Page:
While it hasn't been updated in 18 months, the series of articles on Digital Outback Photo still contain a lot of good information about this topic. Just remember that software and hardware for backup and archiving have changed since the series was written.
A distinction should be made between backups and archival storage.
Conventionally backups are made to enable restoring to a previous point in time after something happens, e.g., a disk drive dies or a software glitch corrupts a directory. We (should) make or update backups pretty frequently, often writing over the oldest of several copies, as Chris mentions.
Archives, on the other hand, typically get added to, not overwritten, and we intend our archive to survive for a long time. The lifetime of the media on which we write our archive becomes very important, as does how and where we store the archive. Another important property of an archive is how readily the archived data can be located and read, something Chris talked about when he discusses organizing and naming photo files.
Just to get an archive started most folks should use two or more external drives, routinely adding new files to them and storing at least one copy somewhere away from the other copies.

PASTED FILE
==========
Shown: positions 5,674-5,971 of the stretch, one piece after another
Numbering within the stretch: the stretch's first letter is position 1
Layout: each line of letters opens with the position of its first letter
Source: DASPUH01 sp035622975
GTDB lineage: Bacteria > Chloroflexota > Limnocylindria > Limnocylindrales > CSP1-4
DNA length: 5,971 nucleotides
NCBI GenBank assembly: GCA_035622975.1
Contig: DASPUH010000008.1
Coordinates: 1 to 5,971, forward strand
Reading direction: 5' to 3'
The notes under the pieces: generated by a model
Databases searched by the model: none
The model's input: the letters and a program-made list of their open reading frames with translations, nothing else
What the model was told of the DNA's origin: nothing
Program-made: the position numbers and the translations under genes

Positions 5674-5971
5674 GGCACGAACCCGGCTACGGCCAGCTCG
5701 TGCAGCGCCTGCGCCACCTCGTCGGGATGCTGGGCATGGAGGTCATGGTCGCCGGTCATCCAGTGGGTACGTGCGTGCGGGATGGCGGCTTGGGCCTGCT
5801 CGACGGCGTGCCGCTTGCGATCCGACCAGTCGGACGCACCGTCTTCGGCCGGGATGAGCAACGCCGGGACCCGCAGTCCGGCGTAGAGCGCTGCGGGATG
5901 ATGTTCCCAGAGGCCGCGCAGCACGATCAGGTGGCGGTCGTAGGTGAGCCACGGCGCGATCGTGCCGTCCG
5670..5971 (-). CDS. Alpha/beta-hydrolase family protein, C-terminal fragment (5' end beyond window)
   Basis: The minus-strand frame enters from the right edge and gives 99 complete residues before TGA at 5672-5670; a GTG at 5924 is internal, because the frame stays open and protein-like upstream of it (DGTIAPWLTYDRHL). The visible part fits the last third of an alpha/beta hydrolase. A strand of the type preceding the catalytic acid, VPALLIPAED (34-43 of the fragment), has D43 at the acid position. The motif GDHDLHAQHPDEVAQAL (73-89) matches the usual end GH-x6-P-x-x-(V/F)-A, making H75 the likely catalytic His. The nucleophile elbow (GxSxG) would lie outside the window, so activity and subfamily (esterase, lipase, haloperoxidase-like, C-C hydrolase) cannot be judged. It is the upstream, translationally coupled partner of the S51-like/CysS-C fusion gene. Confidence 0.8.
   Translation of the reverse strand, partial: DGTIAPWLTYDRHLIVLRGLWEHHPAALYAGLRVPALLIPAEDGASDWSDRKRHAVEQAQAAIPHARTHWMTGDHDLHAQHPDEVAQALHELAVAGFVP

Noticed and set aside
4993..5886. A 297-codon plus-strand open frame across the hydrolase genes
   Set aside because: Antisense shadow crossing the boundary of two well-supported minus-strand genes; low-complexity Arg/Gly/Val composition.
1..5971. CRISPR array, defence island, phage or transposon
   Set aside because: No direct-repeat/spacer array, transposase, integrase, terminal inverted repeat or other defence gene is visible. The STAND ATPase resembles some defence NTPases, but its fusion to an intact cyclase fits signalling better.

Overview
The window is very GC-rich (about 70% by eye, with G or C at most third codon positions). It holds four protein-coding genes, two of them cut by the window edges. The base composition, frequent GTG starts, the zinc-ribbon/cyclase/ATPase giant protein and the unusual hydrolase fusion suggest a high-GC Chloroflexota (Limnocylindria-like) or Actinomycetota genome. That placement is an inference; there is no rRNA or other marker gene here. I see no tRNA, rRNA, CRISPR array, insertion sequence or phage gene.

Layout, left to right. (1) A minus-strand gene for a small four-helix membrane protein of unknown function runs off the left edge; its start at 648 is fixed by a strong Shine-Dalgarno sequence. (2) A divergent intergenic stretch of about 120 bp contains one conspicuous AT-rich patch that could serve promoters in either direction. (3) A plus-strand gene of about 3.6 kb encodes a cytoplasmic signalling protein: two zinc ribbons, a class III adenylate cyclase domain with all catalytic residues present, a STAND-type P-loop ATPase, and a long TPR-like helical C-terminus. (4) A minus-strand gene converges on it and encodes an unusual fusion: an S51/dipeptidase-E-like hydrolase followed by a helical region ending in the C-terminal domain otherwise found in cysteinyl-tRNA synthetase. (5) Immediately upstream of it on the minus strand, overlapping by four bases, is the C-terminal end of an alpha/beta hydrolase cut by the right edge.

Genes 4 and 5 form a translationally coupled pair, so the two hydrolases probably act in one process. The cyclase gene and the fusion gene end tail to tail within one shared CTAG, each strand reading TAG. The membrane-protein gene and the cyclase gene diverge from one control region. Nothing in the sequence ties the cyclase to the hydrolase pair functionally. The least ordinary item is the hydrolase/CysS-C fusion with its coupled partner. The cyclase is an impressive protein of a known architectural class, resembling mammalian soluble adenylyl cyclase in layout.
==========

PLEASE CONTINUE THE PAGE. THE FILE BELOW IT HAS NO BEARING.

Personally I keep one copy of pretty much everything on my main computer, a second copy on a second computer in the house, and a third copy on an online backup service. I rename files using Breeze Broswer (other tools will automate this, too) with the date and image number. I name the directory containing the files with the date and the subject and/or location. I format the date YYYYMMDD so sorting by name sorts in oldest to newest order. This approach means I don't have duplicate names, which simplifies sharing the files, as well as making finding a particular photo pretty easy.
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